43% of SMBs lack any type of cybersecurity defense plan
A new study commissioned by Bullguard has found that one in three small businesses use free consumer cybersecurity, while one in five uses no endpoint security at all. Because they fail to prioritize cybersecurity, either knowingly or not, they are leaving themselves wide open to cyber threats.
On An Average Year, The Global Cost Of Data Breaches Amounts To $3.86 Million Across SMEs
According to IBM, the cost of a data breach across small businesses reaches $3.86 million (roughly £2.85 million) on an average year. The sum is crippling for most SMEs – not only financially, but in terms of their brand reputation and retention of customers.
60% Of Small Companies Will Fail Within 6 Months Of A Cyberattack
It’s no surprise given the previous point, that 60% of small companies will go under within six months of a cyberattack. The devastation caused by a data breach, both on their systems, processes, income, as well as their reputation and workflow, will often be impossible to bounce back from.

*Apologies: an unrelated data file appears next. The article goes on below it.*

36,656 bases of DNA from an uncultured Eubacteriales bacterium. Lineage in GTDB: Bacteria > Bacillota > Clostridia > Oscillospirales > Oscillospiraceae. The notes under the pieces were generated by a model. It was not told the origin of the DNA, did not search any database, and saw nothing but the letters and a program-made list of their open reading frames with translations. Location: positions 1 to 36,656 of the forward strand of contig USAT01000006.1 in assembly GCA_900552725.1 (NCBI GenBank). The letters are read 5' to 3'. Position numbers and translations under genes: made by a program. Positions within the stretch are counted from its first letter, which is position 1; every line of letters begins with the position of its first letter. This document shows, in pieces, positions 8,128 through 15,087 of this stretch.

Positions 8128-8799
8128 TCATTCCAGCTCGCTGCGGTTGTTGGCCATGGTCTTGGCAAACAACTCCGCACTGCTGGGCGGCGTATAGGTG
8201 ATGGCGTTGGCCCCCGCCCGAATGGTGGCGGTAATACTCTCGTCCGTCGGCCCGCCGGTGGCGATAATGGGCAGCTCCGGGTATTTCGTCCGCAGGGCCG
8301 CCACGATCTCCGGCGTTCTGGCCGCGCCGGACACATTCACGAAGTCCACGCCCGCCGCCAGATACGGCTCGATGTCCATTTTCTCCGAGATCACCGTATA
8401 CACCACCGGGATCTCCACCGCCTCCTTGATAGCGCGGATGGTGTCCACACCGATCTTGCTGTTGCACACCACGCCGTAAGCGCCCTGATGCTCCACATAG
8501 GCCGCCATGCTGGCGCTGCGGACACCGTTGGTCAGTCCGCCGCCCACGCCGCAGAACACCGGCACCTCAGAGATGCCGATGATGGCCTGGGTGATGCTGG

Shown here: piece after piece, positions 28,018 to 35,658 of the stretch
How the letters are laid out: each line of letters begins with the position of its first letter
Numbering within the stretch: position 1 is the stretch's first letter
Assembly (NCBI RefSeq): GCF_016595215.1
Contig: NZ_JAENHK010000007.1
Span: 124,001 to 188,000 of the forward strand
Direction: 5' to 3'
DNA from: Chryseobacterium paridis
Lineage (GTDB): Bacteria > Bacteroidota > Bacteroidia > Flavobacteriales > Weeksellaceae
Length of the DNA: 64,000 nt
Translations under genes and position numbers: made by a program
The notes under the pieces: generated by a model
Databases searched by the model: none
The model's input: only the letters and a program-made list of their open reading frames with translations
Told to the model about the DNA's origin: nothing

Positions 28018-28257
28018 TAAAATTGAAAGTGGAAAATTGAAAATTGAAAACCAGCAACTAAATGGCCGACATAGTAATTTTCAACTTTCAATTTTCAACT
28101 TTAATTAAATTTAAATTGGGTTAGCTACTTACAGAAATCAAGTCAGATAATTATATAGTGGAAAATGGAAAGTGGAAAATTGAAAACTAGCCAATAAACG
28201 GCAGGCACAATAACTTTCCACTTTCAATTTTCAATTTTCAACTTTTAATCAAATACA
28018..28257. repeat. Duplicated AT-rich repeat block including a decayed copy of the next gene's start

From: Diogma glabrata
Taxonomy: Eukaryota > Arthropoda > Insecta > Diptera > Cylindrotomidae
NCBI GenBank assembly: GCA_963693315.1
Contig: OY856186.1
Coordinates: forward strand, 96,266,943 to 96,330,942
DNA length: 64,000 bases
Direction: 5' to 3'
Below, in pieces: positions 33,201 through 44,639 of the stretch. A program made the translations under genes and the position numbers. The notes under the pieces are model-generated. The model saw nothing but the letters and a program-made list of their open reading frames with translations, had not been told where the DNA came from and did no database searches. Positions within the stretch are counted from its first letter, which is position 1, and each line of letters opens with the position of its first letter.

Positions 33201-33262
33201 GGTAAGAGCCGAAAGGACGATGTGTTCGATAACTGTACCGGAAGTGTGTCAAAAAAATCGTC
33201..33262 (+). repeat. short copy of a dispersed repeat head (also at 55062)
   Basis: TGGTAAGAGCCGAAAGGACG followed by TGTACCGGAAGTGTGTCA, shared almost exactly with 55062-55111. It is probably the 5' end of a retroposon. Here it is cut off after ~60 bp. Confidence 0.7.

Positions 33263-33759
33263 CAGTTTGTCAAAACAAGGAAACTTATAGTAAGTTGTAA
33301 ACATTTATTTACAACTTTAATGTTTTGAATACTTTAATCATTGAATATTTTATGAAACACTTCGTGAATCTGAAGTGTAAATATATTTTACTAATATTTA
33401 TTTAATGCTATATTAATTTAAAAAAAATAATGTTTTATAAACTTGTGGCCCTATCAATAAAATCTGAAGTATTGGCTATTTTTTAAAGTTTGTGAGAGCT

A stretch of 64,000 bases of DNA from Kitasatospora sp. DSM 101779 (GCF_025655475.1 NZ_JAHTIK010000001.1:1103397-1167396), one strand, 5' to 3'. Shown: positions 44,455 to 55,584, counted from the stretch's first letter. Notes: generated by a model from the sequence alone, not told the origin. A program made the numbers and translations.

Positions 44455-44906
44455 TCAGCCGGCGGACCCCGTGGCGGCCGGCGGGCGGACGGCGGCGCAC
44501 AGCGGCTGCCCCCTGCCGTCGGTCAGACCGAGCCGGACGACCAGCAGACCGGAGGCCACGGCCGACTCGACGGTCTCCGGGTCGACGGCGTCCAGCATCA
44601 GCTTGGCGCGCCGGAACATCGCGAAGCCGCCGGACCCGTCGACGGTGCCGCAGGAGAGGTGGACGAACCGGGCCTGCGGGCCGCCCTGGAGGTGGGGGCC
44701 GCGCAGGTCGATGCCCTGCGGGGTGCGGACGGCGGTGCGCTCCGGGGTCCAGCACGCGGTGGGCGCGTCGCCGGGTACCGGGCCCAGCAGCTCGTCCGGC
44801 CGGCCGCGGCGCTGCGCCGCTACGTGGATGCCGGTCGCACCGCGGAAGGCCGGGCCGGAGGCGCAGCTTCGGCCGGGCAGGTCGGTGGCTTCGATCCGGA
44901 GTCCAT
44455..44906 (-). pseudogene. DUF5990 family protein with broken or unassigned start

Cybersecurity Trends To Watch In 2021/22
Cybercrime Is Up 600% Since The Pandemic
It’s hardly surprising – given the increasing working from home culture, pressure on resources – that cybercrime is on the rise. 600% is an alarming number that will indicate the importance of taking cybercrime seriously, especially for small businesses.
Supply Chain Attacks Will Be The Biggest Threat To Companies
Given the disruption to supply chains caused by both Covid-19 and Brexit, it’s no surprise that these weaker points will be targeted by cybercrime, particularly ransomware.